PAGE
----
Prof. William Pettit is an American artist living and working in Italy since 1999. He studied at Temple Rome as an undergraduate and as a graduate student, receiving his MFA from Tyler School of Art in 1994. He regularly teaches painting, drawing, and photography at John Cabot University and has worked with The Umbra Institute in Perugia, USAC Viterbo, ISU Rome, SVA Rome, Richmond in Rome, and BU Venice. Through collaborative teaching, Pettit helped develop Stonehill College’s Study Abroad program, which holds several on-site course in Italy each year. He teaches Fresco Painting, Advanced Painting and Drawing, and Materials and Techniques at Temple Rome.
Pettit began studying historical studio techniques in order to gain a better understanding of the traditions specific to Italian art history, enabling him to share them with study abroad students. His research and knowledge of fresco painting led to a collaboration with an artist in the Istanbul Biennial of 2015, curated by Carolyn Christov-Bakargiev, and his interest in historical pigments earned him a grant to study at the Cini Foundation in Venice in 2018.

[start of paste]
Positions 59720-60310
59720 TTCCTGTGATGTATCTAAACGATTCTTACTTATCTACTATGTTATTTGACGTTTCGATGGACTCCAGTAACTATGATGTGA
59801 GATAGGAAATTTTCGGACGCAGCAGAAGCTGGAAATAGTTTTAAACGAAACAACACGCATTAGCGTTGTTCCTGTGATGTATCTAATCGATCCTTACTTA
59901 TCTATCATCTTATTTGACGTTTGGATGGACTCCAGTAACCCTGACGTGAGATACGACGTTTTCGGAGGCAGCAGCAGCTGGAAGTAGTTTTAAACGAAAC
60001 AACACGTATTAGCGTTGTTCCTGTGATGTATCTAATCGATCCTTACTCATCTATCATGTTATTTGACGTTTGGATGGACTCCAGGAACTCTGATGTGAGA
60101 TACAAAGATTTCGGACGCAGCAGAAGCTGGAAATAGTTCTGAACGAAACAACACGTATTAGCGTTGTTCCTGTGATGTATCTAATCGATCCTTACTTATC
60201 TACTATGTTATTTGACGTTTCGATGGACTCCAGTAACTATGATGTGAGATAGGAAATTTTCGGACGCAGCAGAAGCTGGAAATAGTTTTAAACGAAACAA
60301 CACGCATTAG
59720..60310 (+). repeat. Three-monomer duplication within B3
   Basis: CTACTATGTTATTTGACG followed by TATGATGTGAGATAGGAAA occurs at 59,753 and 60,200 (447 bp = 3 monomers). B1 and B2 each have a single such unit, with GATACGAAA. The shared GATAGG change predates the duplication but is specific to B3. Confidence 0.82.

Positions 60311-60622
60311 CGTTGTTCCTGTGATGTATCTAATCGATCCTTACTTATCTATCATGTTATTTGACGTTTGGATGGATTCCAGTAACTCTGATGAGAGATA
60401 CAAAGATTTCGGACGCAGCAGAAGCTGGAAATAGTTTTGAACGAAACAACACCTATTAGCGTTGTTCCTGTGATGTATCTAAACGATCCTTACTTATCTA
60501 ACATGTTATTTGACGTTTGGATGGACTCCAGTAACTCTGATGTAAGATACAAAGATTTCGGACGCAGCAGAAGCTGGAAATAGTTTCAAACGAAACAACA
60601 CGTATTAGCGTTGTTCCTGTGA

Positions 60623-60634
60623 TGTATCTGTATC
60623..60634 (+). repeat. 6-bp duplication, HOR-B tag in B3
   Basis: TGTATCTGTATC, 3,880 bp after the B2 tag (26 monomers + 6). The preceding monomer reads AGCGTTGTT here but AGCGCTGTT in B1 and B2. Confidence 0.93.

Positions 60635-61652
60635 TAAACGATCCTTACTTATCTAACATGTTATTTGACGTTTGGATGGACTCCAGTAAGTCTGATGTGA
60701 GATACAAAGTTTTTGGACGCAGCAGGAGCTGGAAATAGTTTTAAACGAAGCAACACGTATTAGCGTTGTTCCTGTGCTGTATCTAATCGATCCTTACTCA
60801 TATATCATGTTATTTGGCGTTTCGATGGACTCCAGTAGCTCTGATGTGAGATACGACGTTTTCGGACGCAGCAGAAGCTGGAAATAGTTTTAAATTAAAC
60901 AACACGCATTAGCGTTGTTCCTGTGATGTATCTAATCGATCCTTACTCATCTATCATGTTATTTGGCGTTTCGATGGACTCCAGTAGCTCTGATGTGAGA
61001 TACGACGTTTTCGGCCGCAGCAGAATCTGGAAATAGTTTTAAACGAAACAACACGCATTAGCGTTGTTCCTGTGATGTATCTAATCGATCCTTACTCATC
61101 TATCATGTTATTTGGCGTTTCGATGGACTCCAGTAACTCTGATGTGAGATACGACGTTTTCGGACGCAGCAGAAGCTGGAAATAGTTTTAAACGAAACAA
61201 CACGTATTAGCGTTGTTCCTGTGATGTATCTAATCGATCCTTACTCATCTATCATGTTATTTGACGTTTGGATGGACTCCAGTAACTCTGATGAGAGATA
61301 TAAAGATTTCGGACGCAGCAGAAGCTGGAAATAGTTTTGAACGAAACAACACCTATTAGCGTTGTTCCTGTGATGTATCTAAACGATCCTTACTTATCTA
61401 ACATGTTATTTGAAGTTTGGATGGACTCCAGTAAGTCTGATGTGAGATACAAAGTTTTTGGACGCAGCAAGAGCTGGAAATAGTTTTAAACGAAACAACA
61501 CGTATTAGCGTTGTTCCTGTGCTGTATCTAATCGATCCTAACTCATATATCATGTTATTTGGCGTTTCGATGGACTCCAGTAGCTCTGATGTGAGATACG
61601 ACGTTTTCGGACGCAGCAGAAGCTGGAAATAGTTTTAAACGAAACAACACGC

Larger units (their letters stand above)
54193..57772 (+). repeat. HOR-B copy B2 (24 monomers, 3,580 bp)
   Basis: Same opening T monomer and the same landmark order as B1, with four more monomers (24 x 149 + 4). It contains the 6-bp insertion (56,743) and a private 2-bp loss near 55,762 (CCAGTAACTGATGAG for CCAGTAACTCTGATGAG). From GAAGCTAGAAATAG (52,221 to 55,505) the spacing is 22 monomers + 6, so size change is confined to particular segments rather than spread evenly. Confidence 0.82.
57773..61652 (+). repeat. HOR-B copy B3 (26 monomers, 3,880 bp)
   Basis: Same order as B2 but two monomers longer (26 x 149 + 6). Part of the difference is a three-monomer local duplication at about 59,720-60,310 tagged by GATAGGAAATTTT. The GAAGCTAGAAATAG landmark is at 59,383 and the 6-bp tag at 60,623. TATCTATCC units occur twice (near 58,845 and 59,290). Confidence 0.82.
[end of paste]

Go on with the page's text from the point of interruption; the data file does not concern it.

He has received several artist residencies, and has presented at academic conferences, including the 9th Experimental Archeology Conference at UCD, Dublin.
Pettit’s artistic work begins from the landscape to address geological patterns, biological systems, and cosmic formations and their entropic decline. In various materials, the work denotes both the gravity and the absurdity of genesis and deletion, and draws on ideas of physical and spiritual sustenance through philosophical metaphors of the “work” of art, and poetic salvation. His paintings, drawings, and installations have been shown annually in Paris, Philadelphia, Boston, Rome, Perugia, Assisi, Città della Pieve, Tuscania, Gubbio, and Città di Castello. His writings have been published in American literary journals since 1992, and his book of poetry, “Ghost Songs,” was published in 2009.
M.F.A. at Tyler School of Art, Philadelphia, USA
B.A. in Poetry and Studio Art, University of Pittsburgh, USA
Ghost Songs, by Casagrande Press, 2009.
Fresco Painting, Traditional pigments and supports